We’ll get there fast and then we’ll take it slow

WE’LL GET THERE FAST AND THEN WE’LL TAKE IT SLOW…. It’s always good to see stimulus success stories.

Kokomo is going back to work.

A year and a half ago the fate of this car town, home to four Chrysler plants and a Delphi facility, was as uncertain as the American auto industry itself.

Now, thanks largely to the federal government, the town’s unemployment rate has gone from over 20% to under 14%.

Economists disagree over the real nationwide impact of the massive stimulus jolt orchestrated by President Obama. But here in Kokomo, the Recovery Act and Obama’s auto bailout have jolted Kokomo back to life — keeping big industry from fleeing and attracting newcomers as well.

“We wouldn’t be standing here,” said Brian Harlow, a 32-year Chrysler veteran who grew up in Kokomo and now is based at the company’s headquarters outside Detroit. “It would have been a ghost town.”

Obviously, when a community’s unemployment rate is above 13%, it’s not exactly thriving. But in this Indiana town, new jobs have been created, investments are being made, and plants that were closed are starting to get back into gear. Even the downtown area has been revitalized thanks to another stimulus program.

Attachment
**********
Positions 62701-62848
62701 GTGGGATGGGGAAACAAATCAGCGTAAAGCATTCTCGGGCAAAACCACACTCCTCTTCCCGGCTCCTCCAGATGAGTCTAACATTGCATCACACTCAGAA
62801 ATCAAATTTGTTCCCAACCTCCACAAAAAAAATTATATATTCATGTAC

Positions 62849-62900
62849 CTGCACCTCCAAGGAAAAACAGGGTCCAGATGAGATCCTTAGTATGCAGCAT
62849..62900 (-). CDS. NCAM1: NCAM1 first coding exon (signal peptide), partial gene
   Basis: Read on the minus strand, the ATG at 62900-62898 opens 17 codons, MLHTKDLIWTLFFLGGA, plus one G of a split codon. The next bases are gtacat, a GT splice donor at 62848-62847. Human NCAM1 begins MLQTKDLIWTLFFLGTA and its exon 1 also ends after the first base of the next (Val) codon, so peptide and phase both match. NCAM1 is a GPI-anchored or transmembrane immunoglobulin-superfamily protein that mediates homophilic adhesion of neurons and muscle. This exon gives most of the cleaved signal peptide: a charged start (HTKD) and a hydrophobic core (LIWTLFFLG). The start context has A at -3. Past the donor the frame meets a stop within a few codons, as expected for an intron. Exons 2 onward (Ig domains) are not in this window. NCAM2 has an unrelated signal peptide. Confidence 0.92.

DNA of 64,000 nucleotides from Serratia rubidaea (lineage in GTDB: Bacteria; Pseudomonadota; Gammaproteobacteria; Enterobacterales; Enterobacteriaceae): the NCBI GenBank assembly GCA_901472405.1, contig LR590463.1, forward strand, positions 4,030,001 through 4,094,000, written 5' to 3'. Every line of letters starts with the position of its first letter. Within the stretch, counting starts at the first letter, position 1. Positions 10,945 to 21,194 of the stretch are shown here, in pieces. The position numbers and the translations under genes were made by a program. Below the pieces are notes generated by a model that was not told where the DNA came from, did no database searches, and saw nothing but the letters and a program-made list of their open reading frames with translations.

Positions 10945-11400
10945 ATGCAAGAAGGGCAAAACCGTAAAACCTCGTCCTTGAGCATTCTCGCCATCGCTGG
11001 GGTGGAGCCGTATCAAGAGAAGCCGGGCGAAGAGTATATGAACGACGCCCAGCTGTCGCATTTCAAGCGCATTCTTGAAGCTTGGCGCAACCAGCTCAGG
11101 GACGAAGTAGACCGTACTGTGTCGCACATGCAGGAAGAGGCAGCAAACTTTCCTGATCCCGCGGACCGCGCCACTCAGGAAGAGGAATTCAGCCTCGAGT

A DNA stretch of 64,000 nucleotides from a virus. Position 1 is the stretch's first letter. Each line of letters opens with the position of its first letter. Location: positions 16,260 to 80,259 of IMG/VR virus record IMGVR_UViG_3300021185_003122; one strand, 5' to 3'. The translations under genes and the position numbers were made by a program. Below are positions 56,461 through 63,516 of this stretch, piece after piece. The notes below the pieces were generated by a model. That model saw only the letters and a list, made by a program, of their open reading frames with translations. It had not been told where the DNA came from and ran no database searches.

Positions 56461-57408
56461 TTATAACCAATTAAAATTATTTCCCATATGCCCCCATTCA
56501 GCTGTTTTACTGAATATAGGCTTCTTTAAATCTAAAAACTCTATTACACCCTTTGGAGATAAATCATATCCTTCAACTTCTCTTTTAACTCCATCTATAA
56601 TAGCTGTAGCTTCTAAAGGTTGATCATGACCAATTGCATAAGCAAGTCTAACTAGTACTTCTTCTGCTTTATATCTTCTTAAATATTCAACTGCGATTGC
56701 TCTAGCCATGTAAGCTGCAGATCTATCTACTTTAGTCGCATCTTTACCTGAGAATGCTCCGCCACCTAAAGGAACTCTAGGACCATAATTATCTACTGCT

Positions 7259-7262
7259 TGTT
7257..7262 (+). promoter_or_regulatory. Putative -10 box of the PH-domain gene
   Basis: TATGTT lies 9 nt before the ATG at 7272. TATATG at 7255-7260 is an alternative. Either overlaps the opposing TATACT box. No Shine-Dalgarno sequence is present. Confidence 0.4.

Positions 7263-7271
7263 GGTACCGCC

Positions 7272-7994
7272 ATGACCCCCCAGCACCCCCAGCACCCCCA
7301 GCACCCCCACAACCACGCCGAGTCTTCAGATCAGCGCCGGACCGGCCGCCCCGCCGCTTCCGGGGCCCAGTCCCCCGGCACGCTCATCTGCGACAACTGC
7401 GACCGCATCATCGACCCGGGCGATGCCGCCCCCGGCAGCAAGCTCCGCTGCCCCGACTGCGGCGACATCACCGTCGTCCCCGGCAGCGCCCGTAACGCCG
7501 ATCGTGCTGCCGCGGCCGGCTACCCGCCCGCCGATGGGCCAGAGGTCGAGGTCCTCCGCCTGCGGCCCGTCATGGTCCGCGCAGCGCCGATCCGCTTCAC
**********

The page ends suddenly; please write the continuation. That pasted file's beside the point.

From government managers to corporate execs, nearly every leader in Kokomo attributes the turnaround to the federal government’s willingness to step in.

“We would not be manufacturing in the United States if it wasn’t for the stimulus money,” said Lisa Hardwick, Delphi’s plant manager, during a tour of the facility.

If I were advising Democrats, I’d be talking about communities like Kokomo quite a bit.

And if I were a Democratic candidate in Indiana, I’d be asking Republican candidates why they opposed the one piece of legislation that rescued this community from collapse.

* Postscript: Was the headline too subtle? Or too corny?